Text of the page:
108594 2019-07-19 00:00:00Z Food

The Hawke's Bay farm producing meat of uncommon qu…

by Simon Farrell-Green

Duncan Smith and Annabel Tapley-Smith weren’t satisfied with producing meat of uncommon quality. So they bought a butchery.

Read more
When biodegradable plastic is not actually biodegradable
108562 2019-07-19 00:00:00Z Planet

When biodegradable plastic is not actually biodegr…

by Isabel Thomlinson

A study on biodegradable plastic bags found they were still intact after three years spent either at sea or buried underground.

Read more
Brexit-torn England needs the Cricket World Cup more than we do
108521 2019-07-18 10:26:20Z World

Brexit-torn England needs the Cricket World Cup mo…

by The Listener

Amid the agony of defeat, we must remember that the UK is in such terrible shape politically that it deserves to cherish this flickering flame of...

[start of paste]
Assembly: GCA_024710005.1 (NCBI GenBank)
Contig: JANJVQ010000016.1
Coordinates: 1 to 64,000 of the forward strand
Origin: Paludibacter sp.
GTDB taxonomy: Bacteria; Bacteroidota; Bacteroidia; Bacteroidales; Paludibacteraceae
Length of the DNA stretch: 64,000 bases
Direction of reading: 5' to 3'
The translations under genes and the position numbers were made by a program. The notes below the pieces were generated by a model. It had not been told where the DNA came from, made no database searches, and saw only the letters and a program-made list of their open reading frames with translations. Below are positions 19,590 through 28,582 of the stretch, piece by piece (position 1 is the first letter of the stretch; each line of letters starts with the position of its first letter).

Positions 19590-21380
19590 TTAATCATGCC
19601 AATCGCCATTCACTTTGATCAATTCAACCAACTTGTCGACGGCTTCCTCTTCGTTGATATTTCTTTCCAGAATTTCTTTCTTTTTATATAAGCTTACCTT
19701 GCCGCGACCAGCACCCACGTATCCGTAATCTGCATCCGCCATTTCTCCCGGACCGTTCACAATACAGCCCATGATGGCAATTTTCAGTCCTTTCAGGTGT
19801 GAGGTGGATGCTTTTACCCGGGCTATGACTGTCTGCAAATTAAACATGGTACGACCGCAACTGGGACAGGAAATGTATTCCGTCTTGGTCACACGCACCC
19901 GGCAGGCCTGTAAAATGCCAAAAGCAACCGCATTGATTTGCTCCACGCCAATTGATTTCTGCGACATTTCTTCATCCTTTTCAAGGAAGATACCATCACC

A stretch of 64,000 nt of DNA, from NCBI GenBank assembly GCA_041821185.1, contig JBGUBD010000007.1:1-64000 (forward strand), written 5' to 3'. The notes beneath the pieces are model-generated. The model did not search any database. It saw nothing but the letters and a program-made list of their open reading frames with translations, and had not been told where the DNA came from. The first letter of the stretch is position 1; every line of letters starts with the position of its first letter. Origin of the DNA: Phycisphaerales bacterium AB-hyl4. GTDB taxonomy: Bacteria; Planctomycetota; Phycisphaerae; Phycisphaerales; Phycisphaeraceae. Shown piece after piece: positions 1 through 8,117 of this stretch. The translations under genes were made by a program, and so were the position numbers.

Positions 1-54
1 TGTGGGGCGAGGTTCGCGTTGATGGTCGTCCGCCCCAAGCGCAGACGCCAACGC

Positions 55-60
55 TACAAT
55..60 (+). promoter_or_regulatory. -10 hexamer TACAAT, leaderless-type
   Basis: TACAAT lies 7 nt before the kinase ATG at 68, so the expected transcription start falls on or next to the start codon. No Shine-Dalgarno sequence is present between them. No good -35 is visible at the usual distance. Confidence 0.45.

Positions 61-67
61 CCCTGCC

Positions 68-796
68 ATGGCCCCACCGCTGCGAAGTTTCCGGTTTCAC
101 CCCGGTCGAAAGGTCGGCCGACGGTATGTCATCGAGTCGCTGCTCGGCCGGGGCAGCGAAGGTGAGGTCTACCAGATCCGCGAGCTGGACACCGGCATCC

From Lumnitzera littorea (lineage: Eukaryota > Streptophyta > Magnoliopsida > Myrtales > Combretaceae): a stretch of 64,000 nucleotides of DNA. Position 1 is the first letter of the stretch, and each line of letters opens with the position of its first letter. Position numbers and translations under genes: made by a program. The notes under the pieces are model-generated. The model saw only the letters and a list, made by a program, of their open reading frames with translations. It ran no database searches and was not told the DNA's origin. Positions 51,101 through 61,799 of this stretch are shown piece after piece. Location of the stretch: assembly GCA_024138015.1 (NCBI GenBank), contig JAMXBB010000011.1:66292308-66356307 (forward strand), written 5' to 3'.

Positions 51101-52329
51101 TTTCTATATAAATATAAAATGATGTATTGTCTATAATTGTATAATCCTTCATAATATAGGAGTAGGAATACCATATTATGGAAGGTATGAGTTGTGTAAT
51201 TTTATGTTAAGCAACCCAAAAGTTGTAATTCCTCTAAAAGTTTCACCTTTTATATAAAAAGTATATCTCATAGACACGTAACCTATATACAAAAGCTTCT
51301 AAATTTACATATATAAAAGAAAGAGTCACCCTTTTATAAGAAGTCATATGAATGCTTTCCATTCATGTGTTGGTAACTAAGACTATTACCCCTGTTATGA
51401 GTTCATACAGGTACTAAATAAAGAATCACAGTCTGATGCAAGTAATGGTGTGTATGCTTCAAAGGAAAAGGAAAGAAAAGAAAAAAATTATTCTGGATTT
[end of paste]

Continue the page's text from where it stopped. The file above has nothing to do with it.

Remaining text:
Read more
Trades Hall bombing case re-opened, evidence released
108515 2019-07-18 00:00:00Z Crime

Trades Hall bombing case re-opened, evidence relea…

by RNZ

Caretaker and unionist Ernie Abbott was killed almost instantly when he picked up the suitcase containing the bomb.

Read more
Where to celebrate the Apollo 11 moon landing
108504 2019-07-18 00:00:00Z What's on

Where to celebrate the Apollo 11 moon landing

by The Listener

On the big screen, the small screen, the page or the ceiling, here's where you can toast the 50th anniversary of the moon landing.

Read more